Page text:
NZ offers lifeline for Afghan women judges facing possible Taliban execution, but hundreds remain
Women judges living in fear after the Taliban takeover of Afghanistan have been given a lifeline by the New Zealand Government.
Visas have been granted to four judges, who are among 230 women being targeted for their role in upholding law and order during 20 years of Western occupation.
However, the granting of visas could be a hollow gesture if the women cannot make it out of the country.
The Afghan judges in hiding are being supported by a network of international judges headed by a New Zealand Supreme Court judge, Dame Susan Glazebrook.
* Government faces mounting pressure to rescue stranded New Zealanders and at-risk Afghans from Taliban
* Afghan women 'heartbroken' after pleas for help from New Zealand turned down
* Route out of Afghanistan remains uncertain as allied countries meet without NZ
In a rare media interview, Justice Glazebrook told Stuff Circuit the women were facing danger on a number of fronts, including revenge attacks from individuals they sentenced for crimes such as domestic violence, who have now been released from prison by the Taliban, and threats from a regime that has stripped them of the right to work in their profession.
“They risk being targeted because they were women, and they had the effrontery to judge men. And that is seen as a totally unacceptable profession for women now.”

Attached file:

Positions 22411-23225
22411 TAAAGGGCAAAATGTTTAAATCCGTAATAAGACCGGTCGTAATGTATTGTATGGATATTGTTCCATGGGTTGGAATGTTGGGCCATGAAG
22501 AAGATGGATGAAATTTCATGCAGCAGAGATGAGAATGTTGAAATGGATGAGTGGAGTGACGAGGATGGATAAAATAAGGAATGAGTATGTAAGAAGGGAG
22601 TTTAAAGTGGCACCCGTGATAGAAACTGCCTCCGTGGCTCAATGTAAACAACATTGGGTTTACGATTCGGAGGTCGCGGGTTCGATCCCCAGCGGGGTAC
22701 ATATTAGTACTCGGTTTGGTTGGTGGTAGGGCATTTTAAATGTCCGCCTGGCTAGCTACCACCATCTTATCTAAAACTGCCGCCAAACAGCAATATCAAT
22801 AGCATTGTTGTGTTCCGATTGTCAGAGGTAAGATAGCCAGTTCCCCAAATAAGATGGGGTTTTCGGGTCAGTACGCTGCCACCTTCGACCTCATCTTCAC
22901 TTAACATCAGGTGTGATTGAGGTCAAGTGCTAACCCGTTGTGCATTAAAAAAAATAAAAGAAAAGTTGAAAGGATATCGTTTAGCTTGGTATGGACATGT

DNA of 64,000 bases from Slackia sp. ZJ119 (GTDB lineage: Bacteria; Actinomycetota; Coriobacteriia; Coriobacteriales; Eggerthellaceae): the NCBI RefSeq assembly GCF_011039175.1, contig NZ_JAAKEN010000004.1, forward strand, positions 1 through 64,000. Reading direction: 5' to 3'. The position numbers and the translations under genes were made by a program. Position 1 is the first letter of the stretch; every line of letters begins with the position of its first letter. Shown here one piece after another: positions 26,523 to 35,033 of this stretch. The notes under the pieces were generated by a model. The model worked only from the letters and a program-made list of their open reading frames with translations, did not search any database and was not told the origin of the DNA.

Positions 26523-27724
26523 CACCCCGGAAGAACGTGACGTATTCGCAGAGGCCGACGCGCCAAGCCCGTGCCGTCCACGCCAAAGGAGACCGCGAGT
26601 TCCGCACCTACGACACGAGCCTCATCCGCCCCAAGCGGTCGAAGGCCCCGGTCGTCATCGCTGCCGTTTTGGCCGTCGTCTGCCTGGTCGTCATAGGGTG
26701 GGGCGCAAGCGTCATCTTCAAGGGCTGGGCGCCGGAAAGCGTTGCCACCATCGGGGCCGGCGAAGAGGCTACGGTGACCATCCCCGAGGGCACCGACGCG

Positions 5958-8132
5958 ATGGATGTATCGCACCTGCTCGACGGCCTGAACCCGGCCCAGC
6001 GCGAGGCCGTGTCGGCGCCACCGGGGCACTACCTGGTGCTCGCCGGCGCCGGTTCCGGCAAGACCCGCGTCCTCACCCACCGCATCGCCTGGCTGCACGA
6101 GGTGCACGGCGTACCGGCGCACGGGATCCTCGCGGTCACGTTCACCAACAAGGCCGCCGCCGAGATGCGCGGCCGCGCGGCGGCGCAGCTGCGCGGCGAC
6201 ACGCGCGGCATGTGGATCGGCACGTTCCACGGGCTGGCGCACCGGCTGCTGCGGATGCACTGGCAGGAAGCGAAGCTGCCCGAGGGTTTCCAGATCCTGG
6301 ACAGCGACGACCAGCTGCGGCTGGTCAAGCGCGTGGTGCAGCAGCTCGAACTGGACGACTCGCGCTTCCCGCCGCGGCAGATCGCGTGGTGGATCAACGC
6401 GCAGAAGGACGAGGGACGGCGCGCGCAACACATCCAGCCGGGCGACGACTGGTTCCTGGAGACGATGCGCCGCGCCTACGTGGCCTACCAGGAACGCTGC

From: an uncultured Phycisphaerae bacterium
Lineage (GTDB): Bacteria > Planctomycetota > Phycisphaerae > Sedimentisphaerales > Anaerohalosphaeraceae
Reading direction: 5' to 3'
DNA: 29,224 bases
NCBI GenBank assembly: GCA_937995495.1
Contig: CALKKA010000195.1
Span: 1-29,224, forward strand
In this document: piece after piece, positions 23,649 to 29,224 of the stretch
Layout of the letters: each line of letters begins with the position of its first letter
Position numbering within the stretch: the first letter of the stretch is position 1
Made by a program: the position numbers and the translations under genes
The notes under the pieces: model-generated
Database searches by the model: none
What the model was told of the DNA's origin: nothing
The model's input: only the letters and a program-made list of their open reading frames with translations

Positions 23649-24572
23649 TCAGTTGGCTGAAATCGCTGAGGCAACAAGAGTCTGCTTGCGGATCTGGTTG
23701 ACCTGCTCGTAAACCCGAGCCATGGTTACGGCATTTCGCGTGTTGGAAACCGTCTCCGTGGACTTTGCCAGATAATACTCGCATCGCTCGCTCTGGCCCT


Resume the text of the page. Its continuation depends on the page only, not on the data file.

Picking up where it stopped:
The International Association of Women Judges, headed by Glazebrook, helped 30 Afghan women judges leave before the West’s departure from Afghanistan. Now, they’re focused on those remaining, seeking assistance from governments around the world.
Justice Glazebrook says there could be only a matter of months to help, pointing to a warning from a Taliban commander that they “are coming to get all of the judges, all of the judges who they say were corrupt and applying Western justice”.
“It's very, very frightening and upsetting for them, as you can imagine.”
Other prominent Aotearoa women lawyers including Judith Ablett-Kerr QC, Kristy McDonald QC, and Mary Scholtens QC have added their voices, writing to the Attorney-General asking the Government to play a part in securing safe passage and refuge for Afghan women judges.
“We call upon the Government to take whatever steps are necessary to ensure New Zealand plays its part in relocating the judges.”.
Kristy McDonald QC told Stuff Circuit the Afghan judges were ‘’symbolic’’ of what 20 years in Afghanistan was meant to accomplish: “the rule of law, an independent judiciary and the full participation of women in society”.
“The fact that the Taliban has regained control means that tragically, most, if not all of those gains have been lost – and with that comes a loss of hope for the future,” McDonald said.
Judith Ablett-Kerr QC said it was “difficult to understate the plight that the women judges in Afghanistan face”, including fear of death, and living in hiding.
“I, personally, would like to think that we could use our excellent diplomatic skills to at least negotiate a safe passage for these women and their families to destinations which are willing to provide refuge.”
Foreign Affairs Minister Nanaia Mahuta hasn’t said whether it’s likely any further visas will be issued. She said the four already approved included the judges’ immediate families, but acknowledged the Government was ‘’severely limited’’ in offering further assistance.
‘’Officials continue to work on finding options to best assist these individuals who remain in Afghanistan, including through consultations with a range of partner countries.’’